Don’t be catty about my French
‘‘SORRY,’’ I say, ‘‘I don’t speak French, but I breed cats.’’ The Frenchwoman tilts her head, narrows her eyes.
I don’t really breed cats, but I know how to say I do because the phrase is on page 38 of the BBC’S The French Experience 1, and that’s as far as we have got in language class. Why breeding cats should take precedence over something practical, such as asking for the location of the closest toilet, is hard to fathom.
I tell her, in French, that I am Australian. I am in more confident territory with countries, but by now the woman has lost interest and she’s complaining our train to Toulouse is running 10 minutes late for the five-hour journey. ‘‘If you want a late train, you should come to Australia,’’ I long to tell her, but we haven’t covered present conditionals. Ekin, our teacher, has told the class we are doing very well ‘‘for our level’’.
Through weeks of clumsy conjugations and awful pronunciations, Ekin has never lost her composure, although she does occasionally tilt her head and narrow her eyes.
One woman cries in week three because she says French just isn’t the same as English and everything is out of order in the sentences. She is also rather upset that nouns are either masculine or feminine.
Meanwhile, the class struggles to find the right expressions for our various domestic situations; it seems unfathomable, for example, that the French don’t have a word that corresponds to de facto.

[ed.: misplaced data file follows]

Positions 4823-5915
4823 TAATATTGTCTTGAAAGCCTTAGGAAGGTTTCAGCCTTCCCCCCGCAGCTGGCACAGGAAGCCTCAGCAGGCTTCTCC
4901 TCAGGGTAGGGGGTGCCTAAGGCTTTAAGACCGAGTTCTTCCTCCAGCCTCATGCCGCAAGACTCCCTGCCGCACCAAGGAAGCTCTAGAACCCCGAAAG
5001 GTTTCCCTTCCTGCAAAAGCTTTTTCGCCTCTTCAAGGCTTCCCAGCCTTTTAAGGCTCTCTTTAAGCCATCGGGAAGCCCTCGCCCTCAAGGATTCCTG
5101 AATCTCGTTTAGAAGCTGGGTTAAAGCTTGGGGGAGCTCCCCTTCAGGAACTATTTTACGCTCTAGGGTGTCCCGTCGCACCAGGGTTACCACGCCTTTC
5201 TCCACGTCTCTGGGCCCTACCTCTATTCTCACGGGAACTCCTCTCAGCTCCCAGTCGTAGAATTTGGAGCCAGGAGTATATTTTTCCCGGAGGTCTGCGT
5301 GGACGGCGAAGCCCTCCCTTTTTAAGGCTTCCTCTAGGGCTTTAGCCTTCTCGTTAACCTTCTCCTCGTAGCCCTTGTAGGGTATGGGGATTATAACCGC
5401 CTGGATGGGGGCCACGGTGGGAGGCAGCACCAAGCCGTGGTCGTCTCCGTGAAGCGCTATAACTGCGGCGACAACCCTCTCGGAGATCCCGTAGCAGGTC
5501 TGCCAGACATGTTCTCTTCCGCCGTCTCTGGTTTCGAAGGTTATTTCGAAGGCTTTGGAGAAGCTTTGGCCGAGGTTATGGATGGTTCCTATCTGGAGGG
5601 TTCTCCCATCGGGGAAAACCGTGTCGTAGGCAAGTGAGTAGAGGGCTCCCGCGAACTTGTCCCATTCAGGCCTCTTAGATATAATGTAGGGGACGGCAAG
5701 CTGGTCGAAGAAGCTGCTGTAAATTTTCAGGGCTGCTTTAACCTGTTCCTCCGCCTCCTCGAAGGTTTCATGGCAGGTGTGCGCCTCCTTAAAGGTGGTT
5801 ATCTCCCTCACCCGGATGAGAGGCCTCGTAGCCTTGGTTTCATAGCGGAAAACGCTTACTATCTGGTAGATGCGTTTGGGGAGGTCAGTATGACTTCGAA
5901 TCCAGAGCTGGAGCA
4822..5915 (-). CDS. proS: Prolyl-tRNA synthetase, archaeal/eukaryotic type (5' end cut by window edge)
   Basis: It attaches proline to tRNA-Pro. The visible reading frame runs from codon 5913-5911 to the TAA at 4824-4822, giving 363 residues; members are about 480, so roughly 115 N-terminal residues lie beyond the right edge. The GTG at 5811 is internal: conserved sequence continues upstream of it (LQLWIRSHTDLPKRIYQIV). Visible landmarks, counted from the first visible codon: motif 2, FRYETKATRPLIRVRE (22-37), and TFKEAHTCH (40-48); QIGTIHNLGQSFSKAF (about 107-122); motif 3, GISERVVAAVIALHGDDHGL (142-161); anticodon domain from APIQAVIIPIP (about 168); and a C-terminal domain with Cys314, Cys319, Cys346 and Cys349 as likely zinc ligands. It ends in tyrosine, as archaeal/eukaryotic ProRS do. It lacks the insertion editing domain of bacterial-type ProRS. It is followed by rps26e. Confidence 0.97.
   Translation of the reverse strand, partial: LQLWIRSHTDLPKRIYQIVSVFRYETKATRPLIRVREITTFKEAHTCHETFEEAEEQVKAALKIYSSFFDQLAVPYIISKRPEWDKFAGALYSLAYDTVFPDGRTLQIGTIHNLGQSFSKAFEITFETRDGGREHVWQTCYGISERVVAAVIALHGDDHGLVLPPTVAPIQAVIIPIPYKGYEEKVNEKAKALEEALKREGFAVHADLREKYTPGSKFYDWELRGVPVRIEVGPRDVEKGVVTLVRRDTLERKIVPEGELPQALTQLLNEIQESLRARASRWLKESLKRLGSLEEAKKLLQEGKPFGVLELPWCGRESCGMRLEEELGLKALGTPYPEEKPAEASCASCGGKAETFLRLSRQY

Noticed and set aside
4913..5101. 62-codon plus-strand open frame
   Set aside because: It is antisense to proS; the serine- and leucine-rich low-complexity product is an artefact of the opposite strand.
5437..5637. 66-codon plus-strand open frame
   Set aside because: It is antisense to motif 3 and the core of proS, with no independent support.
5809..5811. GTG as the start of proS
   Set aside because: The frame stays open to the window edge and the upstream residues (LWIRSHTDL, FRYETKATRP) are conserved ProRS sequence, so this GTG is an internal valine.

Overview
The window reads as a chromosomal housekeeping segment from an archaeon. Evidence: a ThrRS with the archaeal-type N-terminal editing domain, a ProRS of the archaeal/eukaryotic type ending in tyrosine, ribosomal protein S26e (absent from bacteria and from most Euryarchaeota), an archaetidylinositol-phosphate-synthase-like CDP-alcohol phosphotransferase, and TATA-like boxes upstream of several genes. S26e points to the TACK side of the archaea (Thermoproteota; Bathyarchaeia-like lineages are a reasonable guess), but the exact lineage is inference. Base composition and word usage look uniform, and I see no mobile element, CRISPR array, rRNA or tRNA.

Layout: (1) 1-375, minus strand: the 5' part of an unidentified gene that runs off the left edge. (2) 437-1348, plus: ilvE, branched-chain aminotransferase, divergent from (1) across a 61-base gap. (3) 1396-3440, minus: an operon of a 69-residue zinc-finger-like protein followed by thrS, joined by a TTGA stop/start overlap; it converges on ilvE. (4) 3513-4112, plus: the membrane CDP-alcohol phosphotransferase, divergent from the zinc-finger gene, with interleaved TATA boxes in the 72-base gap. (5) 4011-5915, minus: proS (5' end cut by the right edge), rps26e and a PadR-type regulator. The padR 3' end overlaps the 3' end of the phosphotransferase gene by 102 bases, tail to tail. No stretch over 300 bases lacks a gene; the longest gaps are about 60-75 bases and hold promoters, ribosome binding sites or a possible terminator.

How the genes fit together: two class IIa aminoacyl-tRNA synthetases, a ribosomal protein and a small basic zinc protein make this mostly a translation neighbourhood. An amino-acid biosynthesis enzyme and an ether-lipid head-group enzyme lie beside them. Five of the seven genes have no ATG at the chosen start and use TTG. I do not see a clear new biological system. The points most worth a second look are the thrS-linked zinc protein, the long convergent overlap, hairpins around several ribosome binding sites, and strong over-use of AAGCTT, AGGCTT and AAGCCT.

For the single ones — avec or sans boyfriend or girlfriend — celibataire sounds forlorn, but being modern types we agree celibacy as a conscious choice is to be respected and the alternative could be just as unhappy.
Karen is an only child so when we have to talk about our families, she starts cherrypicking for siblings and children, constantly forgetting how many she is supposed to have and what their names are.
Meanwhile, David says he’s divorced with two children, Billie and Bobby, and when Karen laughs, I tell her not to be rude; but I do think he’s packed in a lot for a 21-year-old — studying physiotherapy, working at the hospital, and looking after little Billie and Bobby. When he goes quiet on the children in about week six, I ask what has happened and he says DOCS has taken them. I tell Karen that isn’t funny, either.
Thankfully we have Yassir, with his real wife, two children and large extended family, whom we come to know well. What a relief some families can still be neatly mapped out on the whiteboard. But poor Trudi: no matter how hard she tries, she can’t make her mother’s name sound even a tiny bit French. Cheryl could only be from Australia.
Travelling through France, I strive to will myself into the language, trying to intuit meanings, nuances, tones and cadences. Very occasionally it is possible to stand outside precise narrative and appreciate the sounds as a whole rather than as their distinct parts, and in these tiny moments the words sing.
Surely this is the purpose of travel — to relinquish knowledge and accept uncertainty and, at least in France, to stumble along amid tilted heads and narrowed eyes.